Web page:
THT_Relic(c)TheHardTackleTheHardTackle Relic’ is a semi-regular column which dusts off the pages of football history. It intends to walk you down memory lane and relive events, players and teams long forgotten. Today we take a look at the one legged genius, Mario Corso, and analyse Registas alongwith Water-carriers. 


Italian football can arguably be dubbed as the most fascinating, scintillating, mischievous and exciting of all leagues in the World. The football is as rich as the country’s own history, and dates back to early 1880s and mid 1890s. There have been exciting players, ‘sad’ players, playboy players and perhaps every type of players prefixed with an adjectives, carries an example with it. There have been tactical reforms, so much so that the Catenaccio was an Italian progeny which perpetuated horror on the European teams. But one thing that stands out in Italian Football is, giants like Inter, Juventus, AC Milan have always had a ‘regista’, a director of play in their squad. Milan had their golden boy Gianni Rivera, Inter had Sandro Mazzola and even Juventus had certain players of that caliber if not as prolific as the former two. (Recent examples include Andrea Pirlo of Juventus and Borja Valero of Fiorentina, though the two Milan sides lack equally in that specific department)

Registas were the all important all governing players in the team, they had their say – both on and off the pitch. They were filled with sheer amounts of talent and could unlock defense by a single swing of their foot. The Central director as he was known, was a skillful playmaker who would distribute passes to the wings and to the forwards but was not expected to do too much running or too much ‘defense’. In the 1960s with Herrera’s Catenaccio all players had to run, cover, mark, track back but the ‘director’ was a rarity, he hailed supreme in the middle of the park.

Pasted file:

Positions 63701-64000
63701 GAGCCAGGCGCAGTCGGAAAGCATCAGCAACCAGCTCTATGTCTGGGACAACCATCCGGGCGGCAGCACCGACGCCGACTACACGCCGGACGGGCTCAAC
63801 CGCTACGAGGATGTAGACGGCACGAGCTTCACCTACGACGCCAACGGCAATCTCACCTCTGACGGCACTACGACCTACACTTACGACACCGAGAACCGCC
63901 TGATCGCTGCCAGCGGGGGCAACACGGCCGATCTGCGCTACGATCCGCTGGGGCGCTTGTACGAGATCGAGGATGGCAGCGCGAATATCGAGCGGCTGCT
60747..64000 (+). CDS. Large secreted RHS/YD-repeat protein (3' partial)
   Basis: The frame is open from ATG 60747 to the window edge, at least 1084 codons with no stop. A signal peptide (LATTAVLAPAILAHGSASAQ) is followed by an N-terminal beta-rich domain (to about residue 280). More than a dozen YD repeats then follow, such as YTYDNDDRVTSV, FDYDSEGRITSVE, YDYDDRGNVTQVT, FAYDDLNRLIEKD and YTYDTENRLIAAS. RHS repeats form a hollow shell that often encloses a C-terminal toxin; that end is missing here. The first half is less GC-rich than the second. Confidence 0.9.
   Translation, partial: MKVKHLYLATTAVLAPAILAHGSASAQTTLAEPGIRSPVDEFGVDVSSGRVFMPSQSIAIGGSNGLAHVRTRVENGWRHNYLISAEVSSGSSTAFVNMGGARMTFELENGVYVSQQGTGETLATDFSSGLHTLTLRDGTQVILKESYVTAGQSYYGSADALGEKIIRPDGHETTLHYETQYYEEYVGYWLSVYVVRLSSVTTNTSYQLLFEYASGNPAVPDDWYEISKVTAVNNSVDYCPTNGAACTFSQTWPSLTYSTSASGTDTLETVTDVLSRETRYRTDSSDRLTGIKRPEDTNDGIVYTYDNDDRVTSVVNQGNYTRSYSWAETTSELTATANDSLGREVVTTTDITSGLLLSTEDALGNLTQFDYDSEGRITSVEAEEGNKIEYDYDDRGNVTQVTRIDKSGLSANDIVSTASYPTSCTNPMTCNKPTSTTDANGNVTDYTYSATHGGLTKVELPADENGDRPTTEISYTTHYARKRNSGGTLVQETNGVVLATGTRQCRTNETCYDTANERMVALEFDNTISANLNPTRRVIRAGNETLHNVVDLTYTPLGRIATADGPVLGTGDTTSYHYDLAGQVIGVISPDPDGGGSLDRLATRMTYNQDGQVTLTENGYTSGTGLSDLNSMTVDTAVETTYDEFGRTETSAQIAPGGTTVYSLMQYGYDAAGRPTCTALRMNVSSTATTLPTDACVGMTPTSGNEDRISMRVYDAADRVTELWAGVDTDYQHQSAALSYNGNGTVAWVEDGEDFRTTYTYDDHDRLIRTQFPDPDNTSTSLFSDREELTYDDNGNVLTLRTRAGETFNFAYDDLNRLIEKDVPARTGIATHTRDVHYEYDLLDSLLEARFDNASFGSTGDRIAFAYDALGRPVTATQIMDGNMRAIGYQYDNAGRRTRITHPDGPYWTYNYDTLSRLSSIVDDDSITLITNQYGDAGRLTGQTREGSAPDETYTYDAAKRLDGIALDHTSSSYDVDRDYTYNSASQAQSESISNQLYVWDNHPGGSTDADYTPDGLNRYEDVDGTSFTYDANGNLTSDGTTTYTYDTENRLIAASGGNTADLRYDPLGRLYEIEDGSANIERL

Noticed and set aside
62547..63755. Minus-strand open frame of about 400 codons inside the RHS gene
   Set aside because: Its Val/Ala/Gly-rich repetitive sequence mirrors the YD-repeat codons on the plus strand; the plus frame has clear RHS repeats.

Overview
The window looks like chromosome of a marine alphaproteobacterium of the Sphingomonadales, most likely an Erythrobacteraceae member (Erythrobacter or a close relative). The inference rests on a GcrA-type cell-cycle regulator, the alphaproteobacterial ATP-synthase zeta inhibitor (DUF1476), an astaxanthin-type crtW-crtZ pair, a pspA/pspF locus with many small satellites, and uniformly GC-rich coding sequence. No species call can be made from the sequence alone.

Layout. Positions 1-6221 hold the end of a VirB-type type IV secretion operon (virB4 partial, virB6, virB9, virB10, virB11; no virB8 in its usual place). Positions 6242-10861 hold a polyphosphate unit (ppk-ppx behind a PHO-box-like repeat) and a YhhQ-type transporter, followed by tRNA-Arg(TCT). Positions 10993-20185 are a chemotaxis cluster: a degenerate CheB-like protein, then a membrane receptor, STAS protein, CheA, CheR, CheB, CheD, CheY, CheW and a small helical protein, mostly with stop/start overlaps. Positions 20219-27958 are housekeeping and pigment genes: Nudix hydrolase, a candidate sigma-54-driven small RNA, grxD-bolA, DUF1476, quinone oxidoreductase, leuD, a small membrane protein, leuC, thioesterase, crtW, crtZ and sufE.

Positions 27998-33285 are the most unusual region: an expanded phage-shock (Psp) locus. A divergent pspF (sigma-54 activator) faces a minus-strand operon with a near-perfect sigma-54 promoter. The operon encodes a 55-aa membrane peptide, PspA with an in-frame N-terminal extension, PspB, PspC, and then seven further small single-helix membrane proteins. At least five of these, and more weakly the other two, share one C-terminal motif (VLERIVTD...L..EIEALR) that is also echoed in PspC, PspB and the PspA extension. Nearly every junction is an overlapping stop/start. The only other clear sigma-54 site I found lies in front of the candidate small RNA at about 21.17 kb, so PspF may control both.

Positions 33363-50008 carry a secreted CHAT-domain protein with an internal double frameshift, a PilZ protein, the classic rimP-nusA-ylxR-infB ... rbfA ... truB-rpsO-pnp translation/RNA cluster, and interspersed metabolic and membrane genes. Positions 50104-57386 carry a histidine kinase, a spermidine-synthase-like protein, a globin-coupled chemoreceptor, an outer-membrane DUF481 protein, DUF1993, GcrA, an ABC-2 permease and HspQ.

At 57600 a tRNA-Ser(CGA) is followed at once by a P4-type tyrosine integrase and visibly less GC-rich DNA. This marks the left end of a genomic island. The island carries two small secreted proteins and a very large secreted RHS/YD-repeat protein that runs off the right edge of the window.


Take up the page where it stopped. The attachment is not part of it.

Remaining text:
In every balanced squad, someone or the other has to make up for sloppiness – which nowadays amounts to ‘not tracking back’. Italian teams used Water-carriers which were also termed as destroyers of play and as Luciano Legaue puts it “The life of a mediano/born without skill”. Water-carriers, did not actually carry waters, though the term suggests the obvious, they were called so because they literally had one job to do – run, run, run and run.

They ran. That was their job. Water-carriers were often players who were not graced by technical skills, these players were supposed to be helping hands and perhaps cover up for the ‘sloppiness’ of the directors. Every Italian team at the least had two players who would feed ‘registas’ balls. AC Milan’s golden boy Gianni Rivera was complemented with the third lung, Giovanni Lodetti. Lodetti, did all the ‘dirty work’ for Rivera and constantly helped Rivera take control of the game, by feeding him passes.

Rino Gattuso is a perfect example of a modern day 'water carrier'

Rino Gattuso is a perfect example of a modern day ‘water carrier’

By the mid 1950s and early 1960s, teams lined up in a formation which included two watercarriers, one regista and more than one fantasisti. Fantasisti were the ultimate and perhaps the pinnacle player role, which the registas loved. They would drift wide, cut inside, and capture the audience with their trickery and skill. Although in a time when attacking football was running low, and fanatasisti – player with imagination on the pitch rarely played their part, one such footballer defied Ill Mago ( Helenio Herrera) and against all odds sung his own song.

‘The Left Foot of God’ as he was called, way way back than ‘God’s Left Foot’ Diego Armando Maradona, Mario Corso was born in the city of Verona.